Long Ago in Spoleto | When piazza della Signoria did not exist yet

A couple of snapshots from the early 20th century, kept at the City Photographic Archives in Palazzo Mauri, return a famous glimpse of Spoleto; we are talking about the area just underneath piazza Duomo, presently known as piazza della Signoria.

It was no square then, just an unsurfaced street bordering on the mighty substructions of piazza Duomo and leaning on the wide downward slope toward Madonna degli orti. It was, and still is, the perfect place to enjoy stunning views of one of the most typical quarters of the city, the whole lower Spoleto, and the Spoleto valley to Mount Subasio and beyond.

The view hasn’t changed much since then, but the overlook is certainly easier and safer than it used to be; today’s wide, pleasant flat space, close to the city’s underground travelators’ network, has become a public garden and is one of the most sumptuous belvederes in town.

Piazza della Signoria is one of the city’s most recent urban developments; it became a public garden between the late 1920s and the early 1930s, yet it had been decided for at the beginning of the century, by will of then-mayor Giuseppe Sordini, who ordered the area’s renewal to give breath to an admirable though mysterious monument, a mighty building which had been the object of Sordini’s passion as an archaeologist and scholar: Palazzo della Signoria, which ostensibly ended up giving the name to the new square.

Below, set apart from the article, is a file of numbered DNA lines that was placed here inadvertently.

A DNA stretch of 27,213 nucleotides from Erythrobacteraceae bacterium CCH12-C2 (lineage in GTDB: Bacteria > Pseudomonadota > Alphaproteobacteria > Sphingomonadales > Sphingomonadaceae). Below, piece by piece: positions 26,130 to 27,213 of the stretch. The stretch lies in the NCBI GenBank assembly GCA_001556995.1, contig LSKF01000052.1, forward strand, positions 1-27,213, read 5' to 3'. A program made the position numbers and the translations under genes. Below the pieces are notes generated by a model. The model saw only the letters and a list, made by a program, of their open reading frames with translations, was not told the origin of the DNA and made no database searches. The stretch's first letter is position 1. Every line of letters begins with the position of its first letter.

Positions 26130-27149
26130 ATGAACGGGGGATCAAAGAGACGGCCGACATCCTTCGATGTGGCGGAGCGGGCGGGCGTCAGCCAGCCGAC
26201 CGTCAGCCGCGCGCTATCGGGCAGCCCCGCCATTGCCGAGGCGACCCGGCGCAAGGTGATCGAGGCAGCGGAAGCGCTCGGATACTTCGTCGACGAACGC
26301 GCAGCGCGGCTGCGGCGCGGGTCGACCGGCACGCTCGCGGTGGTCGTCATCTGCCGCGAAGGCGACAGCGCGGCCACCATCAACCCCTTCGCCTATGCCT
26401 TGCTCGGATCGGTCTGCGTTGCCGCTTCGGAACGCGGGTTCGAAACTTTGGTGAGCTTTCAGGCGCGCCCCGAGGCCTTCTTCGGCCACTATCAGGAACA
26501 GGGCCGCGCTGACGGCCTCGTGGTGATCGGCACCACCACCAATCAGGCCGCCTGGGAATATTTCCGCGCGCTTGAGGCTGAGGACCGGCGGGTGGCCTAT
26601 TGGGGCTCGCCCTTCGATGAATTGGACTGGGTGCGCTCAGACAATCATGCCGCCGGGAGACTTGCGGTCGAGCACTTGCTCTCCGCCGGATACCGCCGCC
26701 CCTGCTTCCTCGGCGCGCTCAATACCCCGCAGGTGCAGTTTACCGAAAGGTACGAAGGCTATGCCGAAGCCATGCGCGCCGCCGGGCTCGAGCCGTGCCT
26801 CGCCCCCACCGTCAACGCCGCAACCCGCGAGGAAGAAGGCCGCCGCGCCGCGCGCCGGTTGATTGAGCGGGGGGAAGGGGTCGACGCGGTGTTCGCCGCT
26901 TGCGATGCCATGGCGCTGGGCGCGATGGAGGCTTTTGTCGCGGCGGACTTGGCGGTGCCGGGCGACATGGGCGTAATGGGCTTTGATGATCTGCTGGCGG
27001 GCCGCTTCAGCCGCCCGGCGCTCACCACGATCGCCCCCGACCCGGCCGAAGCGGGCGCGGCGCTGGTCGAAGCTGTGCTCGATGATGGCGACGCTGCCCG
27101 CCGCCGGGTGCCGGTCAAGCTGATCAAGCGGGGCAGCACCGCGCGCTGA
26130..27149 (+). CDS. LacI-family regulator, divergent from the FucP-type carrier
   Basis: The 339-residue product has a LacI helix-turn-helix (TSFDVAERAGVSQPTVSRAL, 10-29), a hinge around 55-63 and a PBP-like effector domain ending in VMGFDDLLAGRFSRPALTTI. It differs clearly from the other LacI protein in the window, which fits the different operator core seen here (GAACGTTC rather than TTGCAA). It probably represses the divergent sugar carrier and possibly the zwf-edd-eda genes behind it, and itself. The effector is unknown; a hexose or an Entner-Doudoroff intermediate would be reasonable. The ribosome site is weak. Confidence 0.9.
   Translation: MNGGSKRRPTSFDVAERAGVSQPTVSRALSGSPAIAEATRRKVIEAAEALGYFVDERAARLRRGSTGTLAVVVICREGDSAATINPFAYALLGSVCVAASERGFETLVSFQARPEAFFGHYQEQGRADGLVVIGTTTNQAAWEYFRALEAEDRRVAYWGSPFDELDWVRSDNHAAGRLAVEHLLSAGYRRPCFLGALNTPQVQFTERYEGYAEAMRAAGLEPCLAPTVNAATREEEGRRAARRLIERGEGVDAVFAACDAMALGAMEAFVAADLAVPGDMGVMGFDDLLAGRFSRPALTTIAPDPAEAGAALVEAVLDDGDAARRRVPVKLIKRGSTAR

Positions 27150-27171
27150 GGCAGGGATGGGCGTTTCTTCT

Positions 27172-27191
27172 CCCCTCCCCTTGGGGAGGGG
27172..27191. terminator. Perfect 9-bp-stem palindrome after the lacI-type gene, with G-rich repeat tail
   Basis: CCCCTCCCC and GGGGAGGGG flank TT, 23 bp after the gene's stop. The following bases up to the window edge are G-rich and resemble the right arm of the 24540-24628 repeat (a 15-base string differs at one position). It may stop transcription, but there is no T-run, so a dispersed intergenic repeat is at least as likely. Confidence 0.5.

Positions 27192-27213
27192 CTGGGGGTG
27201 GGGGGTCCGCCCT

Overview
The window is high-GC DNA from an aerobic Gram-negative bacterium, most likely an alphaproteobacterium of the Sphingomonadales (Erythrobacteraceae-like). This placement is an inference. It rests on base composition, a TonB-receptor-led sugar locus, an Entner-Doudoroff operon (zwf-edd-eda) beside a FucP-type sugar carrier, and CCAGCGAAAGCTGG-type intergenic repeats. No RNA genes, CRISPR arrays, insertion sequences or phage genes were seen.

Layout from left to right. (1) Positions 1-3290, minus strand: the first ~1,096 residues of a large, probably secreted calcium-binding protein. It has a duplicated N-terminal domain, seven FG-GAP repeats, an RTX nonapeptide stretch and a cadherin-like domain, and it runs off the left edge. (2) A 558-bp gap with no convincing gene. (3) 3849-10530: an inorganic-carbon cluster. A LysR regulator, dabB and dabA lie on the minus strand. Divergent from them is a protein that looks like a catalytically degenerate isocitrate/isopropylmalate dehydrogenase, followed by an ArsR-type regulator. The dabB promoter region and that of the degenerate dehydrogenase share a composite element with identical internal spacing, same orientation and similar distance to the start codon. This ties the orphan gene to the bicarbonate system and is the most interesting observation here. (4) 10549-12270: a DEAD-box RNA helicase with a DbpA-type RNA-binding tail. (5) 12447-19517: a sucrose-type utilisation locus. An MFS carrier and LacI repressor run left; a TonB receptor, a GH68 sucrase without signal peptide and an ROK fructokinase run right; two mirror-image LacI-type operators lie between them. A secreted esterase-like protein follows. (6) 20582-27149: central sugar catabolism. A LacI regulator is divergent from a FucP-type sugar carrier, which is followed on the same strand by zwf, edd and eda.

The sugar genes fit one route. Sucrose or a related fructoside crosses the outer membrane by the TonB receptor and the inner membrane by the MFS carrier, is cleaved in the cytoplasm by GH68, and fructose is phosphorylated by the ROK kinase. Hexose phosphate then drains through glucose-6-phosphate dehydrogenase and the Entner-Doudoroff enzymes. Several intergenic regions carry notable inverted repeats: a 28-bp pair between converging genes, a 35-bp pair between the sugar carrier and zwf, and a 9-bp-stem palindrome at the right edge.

A mysterious monument, in that Sordini himself commented in a 1903 essay of his on the periodical “Rassegna dell’arte” «[…]a renowned building in one of the city’s most frequented spots, by the very ancient Duomo, yet largely unknown».

The mighty round arches and spurs that support the Teatro Caio Melisso and Church of the Golden Manna are just what remains of a grandiose 14th-century structure above which – as explained in “Spoleto. Manuali per il territorio” – «the noblest part of the building should have risen. The series of arches is interrupted by a hefty protrusion destined for becoming a tower, as it would be clearer, hadn’t a few of the arches on the right been covered by later constructions».

Attributed by Sordini to Pietro Pianciani, by others to Matteo Gattaponi, the palace-to-be would have its main façade rise above piazza del Duomo, but in fact remained unfinished, and ended up reaching the square’s level only. It would become the base for the construction of the Casa dell’Opera del Duomo in the early 15th century, the Church of the Golden Manna halfway across the 16th century, and a public theatre one century later, that would become the Teatro Caio Melisso.

At the ground floor of Palazzo della Signoria, there is now the Six o’ clock Theatre, while the first floor is presently used for temporary exhibitions, an adaptation favoured by Sordini himself when around 1910 he acted to turn this part of the complex into the City Museum.

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